Despite our incredible domestic consumption of Corn in everything from fodder to ethanol production, the U.S. Department of Agriculture estimates that the U.S. still export about 1,859 million bushels of the crop to other countries.
Corn is used primarily as livestock feed in the United States and the rest of the world. Other uses for Corn are alcohol additives for gasoline, adhesives, corn oil for cooking and margarine, sweeteners, and as food for humans. One Corn futures contract is 5,000 bushels, or approximately 127 metric tons.
Cotton is a natural vegetable fiber that comes from small trees and shrubs of a genus belonging to the mallow family, one of which is the common American Upland cotton plant.
Cotton has been used in India for at least the last 5,000 years and probably much longer, and was used by the ancient Chinese, Egyptians, and North and South Americans. Cotton was one of the earliest crops grown by European settlers in the U.S.
Cotton requires a long growing season, plenty of sunshine and water during the growing season, and then dry weather for harvesting. In the United States, the Cotton Belt stretches from northern Florida to North Carolina and westward to California.
In the U.S., planting time varies from the beginning of February in Southern Texas to the beginning of June in the northern sections of the Cotton Belt.
The flower bud of the plant blossoms and develops into an oval boll that splits open at maturity. At maturity, cotton is most vulnerable to damage from wind and rain. Approximately 95% of the cotton in the U.S. is now harvested mechanically with spindle-type pickers or strippers and then sent off to cotton gins for processing. There it is dried, cleaned, separated, and packed into bales.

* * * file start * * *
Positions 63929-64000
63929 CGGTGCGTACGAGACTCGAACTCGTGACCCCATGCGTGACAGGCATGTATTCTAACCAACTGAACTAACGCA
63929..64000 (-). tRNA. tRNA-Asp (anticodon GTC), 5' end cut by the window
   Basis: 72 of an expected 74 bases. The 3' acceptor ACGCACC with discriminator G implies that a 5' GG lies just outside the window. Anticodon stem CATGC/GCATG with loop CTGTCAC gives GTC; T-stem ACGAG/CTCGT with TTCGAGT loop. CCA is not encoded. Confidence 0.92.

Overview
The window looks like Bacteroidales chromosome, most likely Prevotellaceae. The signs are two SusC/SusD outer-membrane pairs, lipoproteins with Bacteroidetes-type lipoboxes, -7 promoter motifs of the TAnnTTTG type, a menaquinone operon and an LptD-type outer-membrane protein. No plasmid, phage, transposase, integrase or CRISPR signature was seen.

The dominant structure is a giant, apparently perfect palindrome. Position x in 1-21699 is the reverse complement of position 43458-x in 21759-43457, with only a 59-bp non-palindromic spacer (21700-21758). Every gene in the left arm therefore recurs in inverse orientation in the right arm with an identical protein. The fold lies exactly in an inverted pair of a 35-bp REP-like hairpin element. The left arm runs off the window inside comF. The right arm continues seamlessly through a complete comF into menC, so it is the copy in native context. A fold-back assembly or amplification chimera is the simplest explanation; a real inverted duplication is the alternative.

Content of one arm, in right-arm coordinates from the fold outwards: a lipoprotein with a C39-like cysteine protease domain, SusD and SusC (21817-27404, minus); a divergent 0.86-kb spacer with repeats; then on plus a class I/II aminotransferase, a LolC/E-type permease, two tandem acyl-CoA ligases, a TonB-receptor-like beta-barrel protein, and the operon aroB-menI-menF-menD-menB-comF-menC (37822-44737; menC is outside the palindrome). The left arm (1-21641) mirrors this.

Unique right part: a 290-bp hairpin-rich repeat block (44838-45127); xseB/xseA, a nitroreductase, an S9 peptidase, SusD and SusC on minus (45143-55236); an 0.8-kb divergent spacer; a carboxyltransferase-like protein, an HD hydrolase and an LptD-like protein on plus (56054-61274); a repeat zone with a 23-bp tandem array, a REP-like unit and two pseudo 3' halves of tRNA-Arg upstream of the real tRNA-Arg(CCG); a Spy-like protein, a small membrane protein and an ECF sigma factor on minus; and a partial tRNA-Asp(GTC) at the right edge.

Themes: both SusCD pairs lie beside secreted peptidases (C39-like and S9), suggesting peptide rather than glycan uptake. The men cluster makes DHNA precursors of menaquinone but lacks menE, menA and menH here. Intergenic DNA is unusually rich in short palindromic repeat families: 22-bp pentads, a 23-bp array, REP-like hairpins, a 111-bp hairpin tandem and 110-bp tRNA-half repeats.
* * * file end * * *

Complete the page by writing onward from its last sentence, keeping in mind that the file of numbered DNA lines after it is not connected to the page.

Cotton is used in a wide range of products from clothing to home furnishings to medical products. The value of cotton is determined according to the staple, grade, and character of each bale. Staple refers to short, medium, long, or extra-long fiber length, with medium staple accounting for about 70% of all U.S. cotton. Grade refers to the color, brightness, and amount of foreign matter and is established by the U.S. Department of Agriculture.
Character refers to the fiber’s diameter, strength, body, maturity (ratio of mature to immature fibers), uniformity, and smoothness. Cotton is the fifth leading cash crop in the U.S. and is one of the nation’s principal agricultural exports. The weight of cotton is typically measured in terms of a “bale,” which is deemed to equal 480 pounds. The price increment is quoted in cents and hundredths of a cent per pound.
Soybeans are one of the most popular oilseed products in the world and are used in the manufacture of plastics, solvents and other industrial products. Additional uses include livestock feed, edible oil and other foods. In the U.S, Soybeans were not used as a food product until after the 1920’s. However, Soybeans were essential to Asian cultures for hundreds of years before Western cultivation began.
The three main producers in the world are, in the following order: the U.S., Brazil, and Argentina. In the U.S., Soybeans are planted from May through mid- July. The crop flowers between July and late August while the harvest occurs at the end of September through the end of November.
In contrast, Soybeans are planted from September through mid-December in Brazil. The Brazil crop flowers between January and the beginning of March while the harvest occurs from the end of March through the end of June. Soybean futures provide a way to effectively manage the price risk that Soybean merchandisers, producers, food processors, livestock operations, importers and others have related to the purchase or sale of Soybeans.
Futures contracts provide opportunities to identify short and long-term cyclical price and volatility patterns. Soybean futures traders are able to take advantage of arbitrage and spread opportunities with other commodities, including related grains, oilseeds and livestock.